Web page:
Japan was in a festive mood Monday to celebrate the New Year as 2018 was ushered in by people’s high spirits — and heavy turnouts at major tourist destinations.
Most regions along the Pacific coast of the archipelago were blessed with fine weather Monday morning, allowing people to view the first sunrise of the year, known as hatsuhinode.
Hundreds of people enjoyed hatsuhinode on the observation deck of Tokyo Tower in the capital’s Minato Ward, with people cheering as the sun rose over the horizon.
In the capital’s bustling Shibuya district, best known for its scramble crossing, the Metropolitan Police Department tightly controlled crowds who gathered for New Year’s countdown by making the area pedestrian-only and blocking the entry of large trucks, apparently with possibility of a terrorist attack in mind.
From late Sunday night through early Monday morning, several hundred police officers were mobilized in the area, and as a result no major incidents happened.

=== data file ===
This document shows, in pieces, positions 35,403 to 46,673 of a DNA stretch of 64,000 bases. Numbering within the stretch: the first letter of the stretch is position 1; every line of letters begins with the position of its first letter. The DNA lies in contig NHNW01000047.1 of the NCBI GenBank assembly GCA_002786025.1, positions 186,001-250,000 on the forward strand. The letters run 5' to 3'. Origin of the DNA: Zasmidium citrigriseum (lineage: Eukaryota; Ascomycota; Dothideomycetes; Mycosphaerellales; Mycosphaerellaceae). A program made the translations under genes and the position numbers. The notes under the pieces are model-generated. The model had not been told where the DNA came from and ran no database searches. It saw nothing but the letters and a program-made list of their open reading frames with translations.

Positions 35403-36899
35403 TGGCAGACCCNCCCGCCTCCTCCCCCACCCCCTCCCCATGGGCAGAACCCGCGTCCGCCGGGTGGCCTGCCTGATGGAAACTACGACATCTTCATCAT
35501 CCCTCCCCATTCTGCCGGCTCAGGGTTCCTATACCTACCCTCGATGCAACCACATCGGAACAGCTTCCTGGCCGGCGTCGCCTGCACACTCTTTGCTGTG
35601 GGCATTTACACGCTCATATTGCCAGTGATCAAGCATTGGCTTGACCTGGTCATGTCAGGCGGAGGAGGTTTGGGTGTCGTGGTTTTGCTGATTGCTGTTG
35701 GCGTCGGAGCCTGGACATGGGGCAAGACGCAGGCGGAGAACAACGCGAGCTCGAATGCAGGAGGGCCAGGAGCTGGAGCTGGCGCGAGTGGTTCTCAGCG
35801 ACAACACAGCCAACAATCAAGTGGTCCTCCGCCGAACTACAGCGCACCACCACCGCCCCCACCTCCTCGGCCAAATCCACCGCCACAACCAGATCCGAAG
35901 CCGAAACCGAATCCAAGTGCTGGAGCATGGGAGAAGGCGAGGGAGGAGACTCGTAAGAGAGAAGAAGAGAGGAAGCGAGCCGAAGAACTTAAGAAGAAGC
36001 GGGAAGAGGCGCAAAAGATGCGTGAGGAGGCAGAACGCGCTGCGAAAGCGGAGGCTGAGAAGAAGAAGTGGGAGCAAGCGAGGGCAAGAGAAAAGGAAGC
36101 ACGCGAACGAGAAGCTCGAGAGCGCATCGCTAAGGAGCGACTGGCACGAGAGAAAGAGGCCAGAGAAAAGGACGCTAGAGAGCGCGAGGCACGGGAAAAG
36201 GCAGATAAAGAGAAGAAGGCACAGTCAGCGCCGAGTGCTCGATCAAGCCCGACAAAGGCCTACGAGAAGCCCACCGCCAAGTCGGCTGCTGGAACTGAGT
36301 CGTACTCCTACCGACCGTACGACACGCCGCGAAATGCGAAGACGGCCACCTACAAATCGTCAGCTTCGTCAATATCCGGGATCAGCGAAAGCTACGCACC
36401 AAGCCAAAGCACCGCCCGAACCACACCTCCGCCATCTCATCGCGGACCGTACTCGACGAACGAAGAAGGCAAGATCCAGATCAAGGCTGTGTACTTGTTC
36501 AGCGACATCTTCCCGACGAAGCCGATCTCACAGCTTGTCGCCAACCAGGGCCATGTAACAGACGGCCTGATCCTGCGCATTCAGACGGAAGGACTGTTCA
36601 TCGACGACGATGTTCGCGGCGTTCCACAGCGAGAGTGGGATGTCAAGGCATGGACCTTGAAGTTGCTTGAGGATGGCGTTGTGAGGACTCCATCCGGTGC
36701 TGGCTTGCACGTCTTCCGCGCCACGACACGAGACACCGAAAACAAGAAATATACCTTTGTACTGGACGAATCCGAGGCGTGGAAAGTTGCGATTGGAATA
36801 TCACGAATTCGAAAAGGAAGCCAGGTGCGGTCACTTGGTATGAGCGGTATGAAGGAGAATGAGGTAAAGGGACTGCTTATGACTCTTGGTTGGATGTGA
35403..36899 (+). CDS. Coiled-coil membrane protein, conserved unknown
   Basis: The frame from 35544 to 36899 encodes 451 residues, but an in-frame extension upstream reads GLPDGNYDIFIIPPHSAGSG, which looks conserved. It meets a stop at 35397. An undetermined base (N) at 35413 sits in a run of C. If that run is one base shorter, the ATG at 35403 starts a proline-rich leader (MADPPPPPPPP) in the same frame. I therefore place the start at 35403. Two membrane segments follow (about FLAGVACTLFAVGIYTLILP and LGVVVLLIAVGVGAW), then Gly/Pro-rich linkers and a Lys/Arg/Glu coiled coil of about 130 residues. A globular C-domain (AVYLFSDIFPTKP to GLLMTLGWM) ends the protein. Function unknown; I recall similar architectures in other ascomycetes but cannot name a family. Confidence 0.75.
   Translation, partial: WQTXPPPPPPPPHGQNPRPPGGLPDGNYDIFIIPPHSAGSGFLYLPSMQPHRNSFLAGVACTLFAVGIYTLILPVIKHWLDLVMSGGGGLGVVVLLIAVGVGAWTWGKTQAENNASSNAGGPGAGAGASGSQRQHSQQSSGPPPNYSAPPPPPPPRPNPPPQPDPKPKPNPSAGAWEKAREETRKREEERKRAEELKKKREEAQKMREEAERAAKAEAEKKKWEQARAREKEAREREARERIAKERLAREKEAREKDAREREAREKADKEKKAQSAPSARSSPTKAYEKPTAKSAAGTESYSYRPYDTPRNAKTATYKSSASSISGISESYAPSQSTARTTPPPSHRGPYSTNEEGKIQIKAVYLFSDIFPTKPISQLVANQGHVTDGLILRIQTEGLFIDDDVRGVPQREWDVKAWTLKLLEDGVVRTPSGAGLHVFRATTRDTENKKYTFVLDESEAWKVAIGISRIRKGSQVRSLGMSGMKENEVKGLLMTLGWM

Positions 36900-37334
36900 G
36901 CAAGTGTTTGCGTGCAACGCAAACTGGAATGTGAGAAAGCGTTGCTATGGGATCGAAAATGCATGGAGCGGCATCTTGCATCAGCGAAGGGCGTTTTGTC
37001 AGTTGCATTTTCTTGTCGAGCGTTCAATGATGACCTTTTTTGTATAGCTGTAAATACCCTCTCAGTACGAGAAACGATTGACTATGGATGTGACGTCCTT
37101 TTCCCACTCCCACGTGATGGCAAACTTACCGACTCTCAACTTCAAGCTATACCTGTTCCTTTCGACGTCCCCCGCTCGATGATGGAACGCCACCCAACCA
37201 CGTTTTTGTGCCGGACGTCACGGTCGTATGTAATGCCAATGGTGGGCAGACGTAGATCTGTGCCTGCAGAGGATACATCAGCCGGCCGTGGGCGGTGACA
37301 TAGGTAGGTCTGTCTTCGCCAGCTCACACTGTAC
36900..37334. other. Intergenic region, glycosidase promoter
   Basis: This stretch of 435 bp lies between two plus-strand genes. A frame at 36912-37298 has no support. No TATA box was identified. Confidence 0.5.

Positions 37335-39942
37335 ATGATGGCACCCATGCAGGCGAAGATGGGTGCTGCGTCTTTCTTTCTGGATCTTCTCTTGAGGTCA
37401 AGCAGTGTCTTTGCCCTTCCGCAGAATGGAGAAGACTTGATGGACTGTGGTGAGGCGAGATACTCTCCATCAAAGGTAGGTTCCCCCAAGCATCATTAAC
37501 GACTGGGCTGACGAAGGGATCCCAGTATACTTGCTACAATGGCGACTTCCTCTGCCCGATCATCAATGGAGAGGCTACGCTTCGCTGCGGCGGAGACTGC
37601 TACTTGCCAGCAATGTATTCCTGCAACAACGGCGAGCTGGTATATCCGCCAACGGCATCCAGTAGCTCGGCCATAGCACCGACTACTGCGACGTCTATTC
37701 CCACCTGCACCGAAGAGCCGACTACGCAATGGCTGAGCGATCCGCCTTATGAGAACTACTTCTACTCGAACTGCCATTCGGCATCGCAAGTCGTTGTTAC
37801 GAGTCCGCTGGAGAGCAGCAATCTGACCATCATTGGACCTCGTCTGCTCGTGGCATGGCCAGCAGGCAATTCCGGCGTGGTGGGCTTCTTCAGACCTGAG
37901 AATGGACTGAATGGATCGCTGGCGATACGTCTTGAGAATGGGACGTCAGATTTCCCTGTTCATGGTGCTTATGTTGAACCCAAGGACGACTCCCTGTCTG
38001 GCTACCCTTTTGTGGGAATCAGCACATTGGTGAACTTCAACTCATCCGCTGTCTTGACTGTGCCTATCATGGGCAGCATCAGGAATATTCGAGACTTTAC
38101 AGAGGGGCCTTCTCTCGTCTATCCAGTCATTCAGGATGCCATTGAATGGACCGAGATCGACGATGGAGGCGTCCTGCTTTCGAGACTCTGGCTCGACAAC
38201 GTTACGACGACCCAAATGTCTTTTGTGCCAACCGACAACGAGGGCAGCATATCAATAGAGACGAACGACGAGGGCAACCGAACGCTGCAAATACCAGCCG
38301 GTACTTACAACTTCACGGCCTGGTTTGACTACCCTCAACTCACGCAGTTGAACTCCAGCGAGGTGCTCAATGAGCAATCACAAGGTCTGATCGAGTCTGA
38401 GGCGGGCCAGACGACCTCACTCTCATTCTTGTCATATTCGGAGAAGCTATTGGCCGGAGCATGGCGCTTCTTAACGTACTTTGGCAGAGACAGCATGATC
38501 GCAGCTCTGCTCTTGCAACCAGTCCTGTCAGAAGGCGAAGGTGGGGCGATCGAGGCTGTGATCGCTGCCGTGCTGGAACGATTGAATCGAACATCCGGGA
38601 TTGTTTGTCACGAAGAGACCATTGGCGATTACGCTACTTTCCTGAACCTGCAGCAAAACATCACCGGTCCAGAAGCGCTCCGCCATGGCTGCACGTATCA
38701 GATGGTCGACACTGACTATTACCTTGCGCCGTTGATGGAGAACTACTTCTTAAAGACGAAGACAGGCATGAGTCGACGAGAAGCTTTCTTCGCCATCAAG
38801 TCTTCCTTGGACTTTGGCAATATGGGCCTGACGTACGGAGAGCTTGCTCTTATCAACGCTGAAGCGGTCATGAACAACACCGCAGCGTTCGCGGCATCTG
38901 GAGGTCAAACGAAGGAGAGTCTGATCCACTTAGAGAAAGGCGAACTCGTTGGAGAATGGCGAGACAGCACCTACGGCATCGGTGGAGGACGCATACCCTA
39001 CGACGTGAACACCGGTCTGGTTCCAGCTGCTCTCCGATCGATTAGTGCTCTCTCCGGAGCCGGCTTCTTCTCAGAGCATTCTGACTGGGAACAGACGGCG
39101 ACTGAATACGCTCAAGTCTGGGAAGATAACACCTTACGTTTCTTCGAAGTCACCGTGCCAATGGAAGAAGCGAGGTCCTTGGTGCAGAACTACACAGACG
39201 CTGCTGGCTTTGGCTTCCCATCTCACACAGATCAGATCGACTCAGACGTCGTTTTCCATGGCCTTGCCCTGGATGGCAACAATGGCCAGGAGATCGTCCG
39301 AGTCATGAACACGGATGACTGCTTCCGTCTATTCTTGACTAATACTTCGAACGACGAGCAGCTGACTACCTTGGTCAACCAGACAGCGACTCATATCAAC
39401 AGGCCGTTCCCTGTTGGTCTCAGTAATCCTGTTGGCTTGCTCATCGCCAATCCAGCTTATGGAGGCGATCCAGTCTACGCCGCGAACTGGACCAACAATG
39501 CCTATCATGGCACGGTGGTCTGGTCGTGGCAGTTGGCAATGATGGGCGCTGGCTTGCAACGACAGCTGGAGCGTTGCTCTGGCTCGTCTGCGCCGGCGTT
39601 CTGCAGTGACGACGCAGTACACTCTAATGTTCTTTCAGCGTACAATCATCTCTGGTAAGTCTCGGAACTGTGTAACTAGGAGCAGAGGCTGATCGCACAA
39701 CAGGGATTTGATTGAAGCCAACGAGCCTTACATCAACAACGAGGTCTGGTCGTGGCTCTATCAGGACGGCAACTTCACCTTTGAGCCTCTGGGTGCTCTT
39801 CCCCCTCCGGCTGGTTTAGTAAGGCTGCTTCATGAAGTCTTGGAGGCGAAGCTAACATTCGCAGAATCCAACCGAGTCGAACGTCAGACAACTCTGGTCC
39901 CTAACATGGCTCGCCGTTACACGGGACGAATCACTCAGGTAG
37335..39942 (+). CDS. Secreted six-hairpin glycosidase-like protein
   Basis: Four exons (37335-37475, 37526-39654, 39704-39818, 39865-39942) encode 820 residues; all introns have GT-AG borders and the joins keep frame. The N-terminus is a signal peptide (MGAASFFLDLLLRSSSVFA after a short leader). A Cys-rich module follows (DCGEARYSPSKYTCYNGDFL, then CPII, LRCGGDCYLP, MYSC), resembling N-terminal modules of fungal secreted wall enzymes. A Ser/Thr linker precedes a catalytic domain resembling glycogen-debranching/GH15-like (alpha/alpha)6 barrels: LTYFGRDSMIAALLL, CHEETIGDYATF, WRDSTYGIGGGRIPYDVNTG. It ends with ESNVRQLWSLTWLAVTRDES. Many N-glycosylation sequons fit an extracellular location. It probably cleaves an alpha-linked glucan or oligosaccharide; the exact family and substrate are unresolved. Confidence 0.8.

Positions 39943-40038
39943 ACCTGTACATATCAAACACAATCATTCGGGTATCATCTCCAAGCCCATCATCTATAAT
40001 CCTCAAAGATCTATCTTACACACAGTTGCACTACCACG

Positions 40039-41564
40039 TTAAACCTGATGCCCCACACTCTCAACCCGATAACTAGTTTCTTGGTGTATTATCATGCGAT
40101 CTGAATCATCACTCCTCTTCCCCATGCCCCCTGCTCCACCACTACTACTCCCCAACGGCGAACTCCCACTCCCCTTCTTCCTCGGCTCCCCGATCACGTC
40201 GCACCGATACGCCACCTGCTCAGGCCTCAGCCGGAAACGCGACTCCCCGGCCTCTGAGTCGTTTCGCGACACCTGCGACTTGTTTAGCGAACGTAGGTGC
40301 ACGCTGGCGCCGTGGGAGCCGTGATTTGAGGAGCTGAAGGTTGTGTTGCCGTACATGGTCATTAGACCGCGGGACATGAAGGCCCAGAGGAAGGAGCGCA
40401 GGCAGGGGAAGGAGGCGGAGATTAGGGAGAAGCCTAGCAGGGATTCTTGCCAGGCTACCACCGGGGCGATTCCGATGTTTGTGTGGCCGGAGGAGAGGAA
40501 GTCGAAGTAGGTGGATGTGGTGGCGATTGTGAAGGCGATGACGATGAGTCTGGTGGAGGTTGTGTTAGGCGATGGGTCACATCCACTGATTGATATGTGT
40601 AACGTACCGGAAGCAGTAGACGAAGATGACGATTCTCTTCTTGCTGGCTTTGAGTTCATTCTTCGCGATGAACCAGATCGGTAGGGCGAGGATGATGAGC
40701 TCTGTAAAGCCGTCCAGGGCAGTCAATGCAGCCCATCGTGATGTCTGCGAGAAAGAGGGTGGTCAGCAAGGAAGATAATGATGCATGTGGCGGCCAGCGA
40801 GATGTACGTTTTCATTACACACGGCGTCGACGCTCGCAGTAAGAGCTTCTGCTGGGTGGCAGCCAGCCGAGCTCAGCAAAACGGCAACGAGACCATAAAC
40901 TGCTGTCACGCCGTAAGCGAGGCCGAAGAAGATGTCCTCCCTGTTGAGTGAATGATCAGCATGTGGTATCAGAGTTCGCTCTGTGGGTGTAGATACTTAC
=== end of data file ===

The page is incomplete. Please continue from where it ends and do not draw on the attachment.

“I was happy I could share this moment with a lot of people here,” said 21-year-old Akihiro Tan.
At lunchtime on Sunday a major fire in Center-gai, a popular shopping street in the area, gutted a four-story building housing restaurants, police and firefighters said. Two people were injured in the fire, which is believed to have started in an izakaya bar on the second floor, they said.
Meanwhile, people wishing to make a fresh start on New Year’s Day crowded major shrines and temples as well as other tourist hot-spots.
Major destinations for those wanting to pray for a successful year ahead, including Meiji Jingu Shrine in Tokyo, Ise Shrine in Mie Prefecture and Fushimi Inari Taisha Shrine in Kyoto, were crowded with visitors. Hundreds of thousands of people visit these places during the first three days of the new year.
At Meiji Jingu, people cheered when they heard the sound of taiko (Japanese drums) announcing the turn of the year.